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Mandatory COVID-19 Vaccine Mandates for Private Employers, Contractors & Health Care Workers

In accordance with President Biden’s order, on November 5, 2021, the Occupational Safety and Health Administration issued a COVID-19 Vaccination and Testing Emergency Temporary Standard (ETS).  The ETS mandates that private businesses with at least 100 employees require all employees to get vaccinated or undergo weekly COVID-19 tests and face mask requirements by January 4, 2022.  On November 12, 2021, the U.S. Court of Appeals for the Fifth Circuit granted a motion to stay OSHA’s ETS.  The court ordered that OSHA “take no steps to implement or enforce” the ETS “until further court order.”  OSHA had suspended activities related to the implementation and enforcement of the ETS pending future developments in the litigation. The determination of the stay was before the Sixth Circuit Court to consider the challenges to the ETS and the Department of Labor’s motion to lift the stay.

On December 17, 2021, the 6th Circuit ruled and lifted the stay of OSHA’s ETS requiring all employees who work at private companies with 100 or more employees to be fully vaccinated or get tested weekly. With this ruling, the ETS mandate remains in effect.  In addition to the vaccine and testing requirements, the rule requires companies to determine who among their workers are vaccinated and who are not, and to enforce a mask mandate for unvaccinated workers. OSHA stated that “to provide employers with sufficient time to come into compliance, OSHA will not issue citations for non-compliance with any requirements of the ETS before January 10 and will not issue citations for noncompliance with the standard’s testing requirements before February 9, so long as an employer is exercising reasonable, good faith efforts to come into compliance with the standard.”  The 6th Circuit’s decision has already been appealed to the Supreme Court but for now private employers must prepare for compliance.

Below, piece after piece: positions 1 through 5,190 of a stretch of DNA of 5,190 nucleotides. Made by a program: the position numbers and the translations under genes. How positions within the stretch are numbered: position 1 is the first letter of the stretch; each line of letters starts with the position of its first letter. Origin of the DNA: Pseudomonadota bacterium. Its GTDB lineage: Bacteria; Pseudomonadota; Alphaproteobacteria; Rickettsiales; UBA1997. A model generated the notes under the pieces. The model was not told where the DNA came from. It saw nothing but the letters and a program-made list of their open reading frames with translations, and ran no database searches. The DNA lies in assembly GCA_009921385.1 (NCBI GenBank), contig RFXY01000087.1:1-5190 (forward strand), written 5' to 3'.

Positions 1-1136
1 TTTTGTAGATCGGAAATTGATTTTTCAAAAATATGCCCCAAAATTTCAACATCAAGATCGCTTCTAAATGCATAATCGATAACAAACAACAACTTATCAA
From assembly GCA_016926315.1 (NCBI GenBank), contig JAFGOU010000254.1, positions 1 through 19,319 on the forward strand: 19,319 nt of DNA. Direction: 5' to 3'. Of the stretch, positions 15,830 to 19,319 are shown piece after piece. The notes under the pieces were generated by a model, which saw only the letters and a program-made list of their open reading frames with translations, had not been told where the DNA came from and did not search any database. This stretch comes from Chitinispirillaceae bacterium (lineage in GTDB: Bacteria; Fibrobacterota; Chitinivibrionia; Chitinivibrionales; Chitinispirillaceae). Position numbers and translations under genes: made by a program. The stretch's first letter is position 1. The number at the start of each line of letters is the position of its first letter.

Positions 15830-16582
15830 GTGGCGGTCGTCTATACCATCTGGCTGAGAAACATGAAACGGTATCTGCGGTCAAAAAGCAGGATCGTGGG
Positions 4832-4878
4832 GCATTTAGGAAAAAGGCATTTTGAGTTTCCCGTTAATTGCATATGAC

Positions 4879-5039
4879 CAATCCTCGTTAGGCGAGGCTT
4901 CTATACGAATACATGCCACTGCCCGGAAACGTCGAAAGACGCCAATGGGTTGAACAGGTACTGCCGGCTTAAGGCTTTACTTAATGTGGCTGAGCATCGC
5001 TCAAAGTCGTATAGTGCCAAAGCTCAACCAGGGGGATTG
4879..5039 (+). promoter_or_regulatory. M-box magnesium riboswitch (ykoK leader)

In addition, the federal health care worker vaccine mandate is currently under injunction in all states and thus, temporarily unenforceable.  The Centers for Medicare and Medicaid Services issued the vaccine mandate on November 5, 2021. This mandate requires all health care workers at facilities participating in Medicare and Medicaid, including hospitals, long-term care facilities, nursing homes, and others, be fully vaccinated by January 4, 2022.  Exceptions were permitted for those who were granted religious or medical exemptions from the COVID-19 vaccine, as well as for staff members for whom COVID-19 vaccination must be temporarily delayed, as recommended by the CDC.

Finally, on December 17, 2021, the 11th Circuit denied the Administration’s motion to lift the stay previously enacted by a federal Georgia Court halting enforcement of President Biden’s Executive Order 14042, which requires that federal contractors and subcontractors with specific types of covered contracts ensure that their covered employees are fully vaccinated against COVID-19 by January 18, 2022. The injunction for federal contractors will remain in place pending a hearing in January.

What Should Employers Do?

  1. All employers should continue to follow local, state and federal mandates and regulations.
  2. Know which vaccine mandates apply to you as an employer and monitor the status of the injunctions. The OSHA stay is no longer in effect but the federal contractor stay remains.
  3. Be sure you are ready to put any of the applicable vaccine mandates in place if they become enforceable. This may require coordination for testing and/or vaccines be resolved in advance.
  4. It is difficult to predict what will ultimately happen with the injunctions but do NOT assume that all vaccines mandates will be completely thrown out.
  5. Employers are still free to encourage their employees to get vaccinated or implement their own mandatory vaccine policy.

Davis, Agnor, Rapaport and Skalny is closely monitoring the injunctions and are here to assist you in developing or implementing any COVID-19 vaccine policies.